Posted by Pete DeLaunay on Jan 18, 2024
Rotarians learned from the experts how the maritime industry is losing employees to retirement or greener pastures, and how  pathways are being developed to fill those maritime jobs, along with the electrification of Washington State Ferries.  Beth Stowell, Senior Manager of Marine Transportation Operations, and Matt von Ruden, System Electrification Program Administrator, with Washington State Ferries.  They described the challenges of employee recruitment, certification, the electrification of ferry vessels -- and the terminals needed to recharge them.  George Harris President/CEO - Northwest Marine Trade Association, said the recreational boating industry is supporting Core Plus Maritime ( , a Washington based high school curriculum in 26 high schools across the state, to help fill maritime employment needs.
With 1,800 employees systemwide, the Washington State Ferry system is the largest in the U.S. with 21 vessels carrying 8.5M vehicles through 20 terminals over 10 routes and  450 sailings every day!  “There is a worldwide shortage of qualified deck and engine room seafarers,” Beth Stowell of the ferry system said. “We are incentivizing employees to stay with the system, as well as recruiting outreach programs such as  how to be certified as an ‘Able Bodied Seafarer Mate’, Pilotage and scholarships.”
She described what it takes to become a licensed deck officer, pilot or how to become a chief mater in as little as three years. Employment will be a crucial piece as the ferry system addresses emerging changes.“The ferry system began a transition to zero emissions in 2018, with an ambitious $4B electrification plan, $1.4M of which has already been budgeted,” said Matt von Ruden who manages the electrification program.  The ferry system is recruiting to meet the needs of new systems, vessels, maintenance and terminals.  In the Central Puget Sound area electrification of five terminals (for recharging) eight new vessels and conversations of two jumbo ferries.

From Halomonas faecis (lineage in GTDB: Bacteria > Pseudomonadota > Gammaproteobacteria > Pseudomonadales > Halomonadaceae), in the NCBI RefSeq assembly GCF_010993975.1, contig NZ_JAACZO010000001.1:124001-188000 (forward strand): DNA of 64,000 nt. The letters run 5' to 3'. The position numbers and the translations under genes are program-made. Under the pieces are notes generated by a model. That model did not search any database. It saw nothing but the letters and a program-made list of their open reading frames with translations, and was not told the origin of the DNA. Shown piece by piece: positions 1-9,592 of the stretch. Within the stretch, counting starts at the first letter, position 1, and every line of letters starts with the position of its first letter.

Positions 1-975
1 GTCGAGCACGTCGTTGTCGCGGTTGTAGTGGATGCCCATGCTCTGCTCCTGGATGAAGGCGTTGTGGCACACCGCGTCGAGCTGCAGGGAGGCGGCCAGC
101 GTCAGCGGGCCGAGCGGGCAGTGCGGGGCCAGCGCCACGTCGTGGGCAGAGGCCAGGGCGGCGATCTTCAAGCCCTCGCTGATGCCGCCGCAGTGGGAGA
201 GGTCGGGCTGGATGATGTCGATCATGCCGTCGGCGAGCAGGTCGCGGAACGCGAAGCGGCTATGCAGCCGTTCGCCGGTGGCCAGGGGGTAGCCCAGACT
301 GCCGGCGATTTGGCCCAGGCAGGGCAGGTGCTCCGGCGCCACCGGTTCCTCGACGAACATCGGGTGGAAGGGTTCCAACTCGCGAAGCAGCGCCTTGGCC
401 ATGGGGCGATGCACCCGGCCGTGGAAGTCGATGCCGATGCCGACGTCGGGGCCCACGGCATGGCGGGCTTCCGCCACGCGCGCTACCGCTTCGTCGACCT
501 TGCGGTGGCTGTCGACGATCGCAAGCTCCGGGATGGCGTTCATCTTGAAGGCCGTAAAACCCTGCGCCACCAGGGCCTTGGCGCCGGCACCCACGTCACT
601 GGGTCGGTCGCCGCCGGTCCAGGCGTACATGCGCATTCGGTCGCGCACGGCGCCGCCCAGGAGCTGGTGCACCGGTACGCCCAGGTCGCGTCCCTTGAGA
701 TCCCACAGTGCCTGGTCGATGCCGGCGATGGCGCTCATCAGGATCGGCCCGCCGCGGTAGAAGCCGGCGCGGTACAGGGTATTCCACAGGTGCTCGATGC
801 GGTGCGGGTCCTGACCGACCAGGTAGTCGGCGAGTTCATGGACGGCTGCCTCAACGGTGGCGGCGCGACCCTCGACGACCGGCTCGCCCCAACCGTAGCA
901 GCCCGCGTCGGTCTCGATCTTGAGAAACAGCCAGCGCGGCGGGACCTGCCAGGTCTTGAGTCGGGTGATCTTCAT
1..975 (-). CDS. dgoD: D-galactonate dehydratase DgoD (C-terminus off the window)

The day’s short program, featured former Rotarian, George Harris who is the long time president of the Northwest Marine Trade Association, which is the largest association of its kind in the U.S. with 600 members.  He described how the state’s $8B boating industry employs more than 73,000  in Washington with that workforce shrinking every year. “Since 2021 Core Plus Maritime has developed hands-on project based learning in the maritime trades,” he said. “The Free industry developed curriculum is now in more than 20 high schools and 1,400 students enrolled.”   He was joined by Tory Gering, Core Plus Maritime Program Manager ( who described her program as “retooling shop class for the 21st Century”.
George concluded by promoting the Seattle Boat Show that sails into Lumen Field Event Center and Bell Harbor Marina, Feb 2-10 ( .   The Seattle Boat Show launched 78 years ago and now generates some $240M in sales at the show every year. 
Educations Committee Co-Chairs, Lori Walker and Roy Chang closed the day’s meeting with a reminder about a special showing of activist documentary,  “Literacy Shouts Out for Action”, a film about illiteracy in the U.S. and its cost in dollars and lives.  The film will be shown on January 23 at the downtown Seattle Public Library.   More Information can be found on the website.  
They shared some startling data points:   1.2 million young people drop out of school each year; 67% of students can’t read 9 years of age, cost of illiteracy if $2.2 Trillion!   The film will be followed with a panel discussion about ways to address the problem here.
-Thank you to meeting reporter Pete Delaunay for this week's stellar report!
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